“That is young Carlton of the Dragoons, the new A.D.C. He only arrived this morning. Capital fellow I am told; a tip top sportsman; goes in strong for tiger shooting and all that kind of game,” was the reply.
“He appears to go in—as you call it—pretty strong for another description of game. Why, this is the third time he has danced with that young lady. Rather strong, that, I should say for a first introduction,” responded the Colonel, about to move off, when his friend continued:
“Oh, they are old acquaintances. I met him at the Bartons this afternoon, where he appeared quite at home, turning over the music and accompanying la belle, Edith, in one of her favourite songs, apparently very much to each others satisfaction. But the next waltz is about to commence,” said Captain Hopkins, “and I must claim my partner,” and the man who knew everything and everybody was soon waltzing with great assiduity.
“You will allow me the pleasure of attending you in your morning and evening rides, whenever my duties will admit of it, dear Edith,” whispered Arthur as he handed her to the carriage at the close of the festivities. With a sweet smile the promise was given, and the carriage whirled off.
The new A.D.C. soon became a general favourite. Courteous and gentlemanly in the drawing room, and ever ready to attend the ladies en cavalier, he could not fail to win the esteem of the fair sex. He was a first-class swordsman, a bold rider, and a keen sportsman; therefore held in great repute by his companions in arms. He had scoured the jungles for thirty miles around Goolampore, and knew the haunts of the tiger and cheetah better than any man in the station. This was proved by the numerous trophies in the shape of skins and heads that he brought in. So our young friend, basking in the smiles of beauty, and especially of hers whom he loved so well, was consequently envied by others less fortunate in this respect than himself; and in this delightful manner weeks passed away. But dark clouds were rising in the distance which were gradually closing around them to destroy the tranquility of the station.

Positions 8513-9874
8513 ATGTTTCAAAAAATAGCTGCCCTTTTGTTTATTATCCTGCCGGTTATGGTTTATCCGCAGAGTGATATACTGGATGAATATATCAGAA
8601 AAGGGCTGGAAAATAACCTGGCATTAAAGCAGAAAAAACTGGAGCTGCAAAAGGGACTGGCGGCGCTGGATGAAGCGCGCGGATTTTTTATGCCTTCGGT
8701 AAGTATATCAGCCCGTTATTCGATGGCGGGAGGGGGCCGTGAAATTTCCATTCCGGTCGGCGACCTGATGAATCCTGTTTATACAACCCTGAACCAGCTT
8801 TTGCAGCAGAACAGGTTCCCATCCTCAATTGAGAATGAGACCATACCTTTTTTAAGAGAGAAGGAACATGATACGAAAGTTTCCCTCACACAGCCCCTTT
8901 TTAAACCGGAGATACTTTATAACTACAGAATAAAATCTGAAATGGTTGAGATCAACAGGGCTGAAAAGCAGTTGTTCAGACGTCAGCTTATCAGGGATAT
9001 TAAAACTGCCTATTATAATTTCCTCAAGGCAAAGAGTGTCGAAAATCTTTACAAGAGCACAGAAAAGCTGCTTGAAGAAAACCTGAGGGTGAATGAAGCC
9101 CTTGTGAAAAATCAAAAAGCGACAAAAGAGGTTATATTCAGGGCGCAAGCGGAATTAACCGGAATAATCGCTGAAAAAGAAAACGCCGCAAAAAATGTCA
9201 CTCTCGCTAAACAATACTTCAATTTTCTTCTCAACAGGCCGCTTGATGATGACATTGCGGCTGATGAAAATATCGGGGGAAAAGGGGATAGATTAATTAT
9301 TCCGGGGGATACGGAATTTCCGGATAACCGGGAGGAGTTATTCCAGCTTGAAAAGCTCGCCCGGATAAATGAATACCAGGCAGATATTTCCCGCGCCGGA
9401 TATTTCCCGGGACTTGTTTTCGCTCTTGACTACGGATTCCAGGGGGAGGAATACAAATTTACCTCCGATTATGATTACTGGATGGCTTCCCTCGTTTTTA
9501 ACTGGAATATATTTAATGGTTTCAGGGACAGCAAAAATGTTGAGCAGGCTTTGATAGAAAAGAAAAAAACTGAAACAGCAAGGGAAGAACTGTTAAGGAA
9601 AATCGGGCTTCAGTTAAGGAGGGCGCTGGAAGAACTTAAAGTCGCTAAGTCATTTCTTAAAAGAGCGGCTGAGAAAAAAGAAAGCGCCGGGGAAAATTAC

Reports began to arise of the disloyalty and insubordination of some of the native regiments; but at first little notice was taken of the circumstance, it being believed that the rumours were greatly exaggerated, and that, if there was anything really in it, the matter would soon be put to rights by the Government, either by proclamation or by force of arms. But report followed report and the mutiny continued, when the massacre at Cawnpore took place, and the affair at Lucknow, and the horrors enacted at the Star Fort of Jansee, where the officer commanding, after doing everything that could be done to protect the unfortunate inmates, just as the mutineers were in the act of bursting open the gates, well knowing what would be the result